Don't hard sell the warranty. Real-life example: £400 for a washing machine, £200 for an extended warranty. I know a bit about statistics. So that means there's a 50% chance the machine will break down during the lifetime of the warranty to the extent of needing a complete replacement? If not, then obviously you're making a huge markup. Count me out. Customer says no, customer MEANS no.

Don't treat me like an imbecile. I can spot it instantly. The above £200 warranty was for four years. I said that was too much (this was before I learnt that "no reason" was the best answer to sales droids' questions), and was offered £150 for three years. THAT'S STILL FIFTY QUID A YEAR YOU DINGBAT.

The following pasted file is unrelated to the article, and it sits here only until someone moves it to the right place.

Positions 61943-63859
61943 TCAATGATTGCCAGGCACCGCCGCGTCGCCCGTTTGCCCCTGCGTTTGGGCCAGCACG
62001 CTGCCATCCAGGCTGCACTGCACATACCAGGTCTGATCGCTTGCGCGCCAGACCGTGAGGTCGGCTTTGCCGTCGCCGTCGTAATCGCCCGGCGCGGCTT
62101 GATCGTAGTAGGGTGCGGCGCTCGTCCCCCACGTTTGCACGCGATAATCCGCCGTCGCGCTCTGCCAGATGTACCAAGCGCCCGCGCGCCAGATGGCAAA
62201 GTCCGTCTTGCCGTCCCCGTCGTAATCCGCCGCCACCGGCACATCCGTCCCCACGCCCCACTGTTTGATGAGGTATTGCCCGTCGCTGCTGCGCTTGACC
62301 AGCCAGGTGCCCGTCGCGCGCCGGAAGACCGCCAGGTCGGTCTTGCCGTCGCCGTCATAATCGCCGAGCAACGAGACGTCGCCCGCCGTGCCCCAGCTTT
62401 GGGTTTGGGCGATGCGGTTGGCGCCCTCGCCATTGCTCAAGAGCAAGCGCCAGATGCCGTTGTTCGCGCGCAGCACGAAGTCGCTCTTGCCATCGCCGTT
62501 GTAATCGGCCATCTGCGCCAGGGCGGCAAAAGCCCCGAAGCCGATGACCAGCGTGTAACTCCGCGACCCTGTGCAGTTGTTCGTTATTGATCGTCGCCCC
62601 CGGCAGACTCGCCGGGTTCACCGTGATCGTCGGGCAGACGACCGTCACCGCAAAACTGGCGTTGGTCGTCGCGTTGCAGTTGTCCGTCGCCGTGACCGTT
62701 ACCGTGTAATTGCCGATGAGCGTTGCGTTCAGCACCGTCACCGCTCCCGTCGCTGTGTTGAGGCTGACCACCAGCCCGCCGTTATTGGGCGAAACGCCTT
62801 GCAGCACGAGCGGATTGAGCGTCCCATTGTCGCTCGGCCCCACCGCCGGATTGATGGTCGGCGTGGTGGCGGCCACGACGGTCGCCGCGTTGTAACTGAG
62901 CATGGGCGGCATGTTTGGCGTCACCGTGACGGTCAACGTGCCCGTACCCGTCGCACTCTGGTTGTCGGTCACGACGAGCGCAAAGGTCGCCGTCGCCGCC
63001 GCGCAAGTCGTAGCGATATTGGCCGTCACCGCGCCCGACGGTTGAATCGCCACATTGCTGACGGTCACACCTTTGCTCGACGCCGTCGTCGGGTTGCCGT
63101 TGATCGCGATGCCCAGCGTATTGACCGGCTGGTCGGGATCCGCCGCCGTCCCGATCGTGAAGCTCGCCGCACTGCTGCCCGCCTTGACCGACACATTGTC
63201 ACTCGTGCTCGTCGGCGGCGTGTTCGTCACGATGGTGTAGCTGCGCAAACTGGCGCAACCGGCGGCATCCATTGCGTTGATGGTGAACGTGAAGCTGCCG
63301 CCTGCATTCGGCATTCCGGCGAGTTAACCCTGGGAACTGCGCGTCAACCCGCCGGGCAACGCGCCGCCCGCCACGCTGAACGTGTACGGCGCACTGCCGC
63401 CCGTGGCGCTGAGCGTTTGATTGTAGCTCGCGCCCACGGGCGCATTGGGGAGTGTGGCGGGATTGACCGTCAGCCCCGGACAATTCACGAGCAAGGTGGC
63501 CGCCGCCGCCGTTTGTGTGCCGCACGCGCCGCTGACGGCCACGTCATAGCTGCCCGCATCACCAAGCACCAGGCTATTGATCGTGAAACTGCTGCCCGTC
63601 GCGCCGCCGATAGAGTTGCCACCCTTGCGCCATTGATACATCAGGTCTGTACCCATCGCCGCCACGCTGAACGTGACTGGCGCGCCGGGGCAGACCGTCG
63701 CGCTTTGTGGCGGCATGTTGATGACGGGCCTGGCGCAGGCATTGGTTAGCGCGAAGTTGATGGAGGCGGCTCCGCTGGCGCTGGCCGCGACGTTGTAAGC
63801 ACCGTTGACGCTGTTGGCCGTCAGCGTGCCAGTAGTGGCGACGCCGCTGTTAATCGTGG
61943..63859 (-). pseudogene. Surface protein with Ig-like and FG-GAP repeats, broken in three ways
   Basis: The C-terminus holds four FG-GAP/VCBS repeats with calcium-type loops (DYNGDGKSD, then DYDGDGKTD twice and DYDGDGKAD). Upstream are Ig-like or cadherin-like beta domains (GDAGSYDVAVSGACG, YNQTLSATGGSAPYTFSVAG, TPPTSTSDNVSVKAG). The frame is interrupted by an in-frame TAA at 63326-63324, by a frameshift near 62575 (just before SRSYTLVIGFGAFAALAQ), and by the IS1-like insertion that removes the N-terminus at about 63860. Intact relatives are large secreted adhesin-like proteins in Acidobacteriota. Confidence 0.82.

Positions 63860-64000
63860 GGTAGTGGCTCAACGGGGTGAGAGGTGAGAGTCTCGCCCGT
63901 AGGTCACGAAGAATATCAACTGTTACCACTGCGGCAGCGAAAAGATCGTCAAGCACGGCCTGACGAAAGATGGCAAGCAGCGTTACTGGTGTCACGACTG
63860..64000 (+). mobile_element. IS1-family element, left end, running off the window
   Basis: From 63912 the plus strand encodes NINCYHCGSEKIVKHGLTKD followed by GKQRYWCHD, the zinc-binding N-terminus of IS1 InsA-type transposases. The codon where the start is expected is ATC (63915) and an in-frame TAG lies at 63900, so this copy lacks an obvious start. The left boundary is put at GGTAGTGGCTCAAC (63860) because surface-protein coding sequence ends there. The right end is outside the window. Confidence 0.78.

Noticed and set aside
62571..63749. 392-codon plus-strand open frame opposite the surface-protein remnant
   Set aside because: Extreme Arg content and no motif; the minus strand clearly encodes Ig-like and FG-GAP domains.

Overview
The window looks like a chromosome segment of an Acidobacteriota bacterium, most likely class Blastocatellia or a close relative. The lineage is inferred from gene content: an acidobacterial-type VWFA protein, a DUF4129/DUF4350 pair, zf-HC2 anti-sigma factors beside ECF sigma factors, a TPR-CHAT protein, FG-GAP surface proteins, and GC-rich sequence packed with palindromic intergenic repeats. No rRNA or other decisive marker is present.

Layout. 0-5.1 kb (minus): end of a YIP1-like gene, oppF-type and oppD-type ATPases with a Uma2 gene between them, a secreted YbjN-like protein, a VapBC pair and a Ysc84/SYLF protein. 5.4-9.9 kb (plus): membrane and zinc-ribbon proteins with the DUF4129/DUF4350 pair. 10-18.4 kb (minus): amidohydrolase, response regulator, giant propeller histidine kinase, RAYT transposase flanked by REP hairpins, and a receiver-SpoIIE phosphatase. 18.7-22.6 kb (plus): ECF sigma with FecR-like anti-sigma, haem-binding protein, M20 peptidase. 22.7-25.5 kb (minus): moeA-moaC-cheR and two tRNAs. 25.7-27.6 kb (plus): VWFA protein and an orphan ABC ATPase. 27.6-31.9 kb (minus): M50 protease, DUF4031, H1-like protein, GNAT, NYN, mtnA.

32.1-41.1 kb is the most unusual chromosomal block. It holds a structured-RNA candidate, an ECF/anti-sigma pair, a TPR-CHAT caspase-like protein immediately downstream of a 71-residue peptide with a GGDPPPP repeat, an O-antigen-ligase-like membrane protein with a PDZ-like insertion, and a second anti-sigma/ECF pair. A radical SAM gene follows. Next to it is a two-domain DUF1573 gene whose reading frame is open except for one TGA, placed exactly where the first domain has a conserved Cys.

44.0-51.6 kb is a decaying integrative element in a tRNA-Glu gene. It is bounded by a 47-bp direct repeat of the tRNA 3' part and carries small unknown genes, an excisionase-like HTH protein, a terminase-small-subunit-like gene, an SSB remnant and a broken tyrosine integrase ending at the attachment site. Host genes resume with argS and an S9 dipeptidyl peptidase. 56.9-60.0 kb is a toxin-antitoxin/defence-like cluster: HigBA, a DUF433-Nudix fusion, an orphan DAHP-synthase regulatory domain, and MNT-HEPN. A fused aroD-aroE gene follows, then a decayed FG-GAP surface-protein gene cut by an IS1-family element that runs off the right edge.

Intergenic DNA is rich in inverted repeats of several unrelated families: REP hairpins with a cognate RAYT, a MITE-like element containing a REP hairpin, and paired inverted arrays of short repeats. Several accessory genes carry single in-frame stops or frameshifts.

Don't demand both me and my wife be home for the "marketing presentation". That isn't easy, and the time we have together is too precious to waste on listening to marketing shit. Present to her and let me get the gist from her, or vice versa. If you won't sell just to me then you're obviously up to something devious and can f*ck right off.

Be scrupulously honest. I don't like lying, weaselly, devious, pushy and evasive people, which describes most sales droids I've ever met (and don't give me the old "sales isn't the same as marketing" crap. YES *slap* IT *slap* IS.)

Don't sell me stuff I don't want or need and your ratings will instantly skyrocket to 100% and all the above will be dropped. I will do business with, and recommend, people who won't try to push stuff I don't want or need. I will still recommend even if not selling me stuff (note here I call it "stuff" not "shit") means that a sale was missed.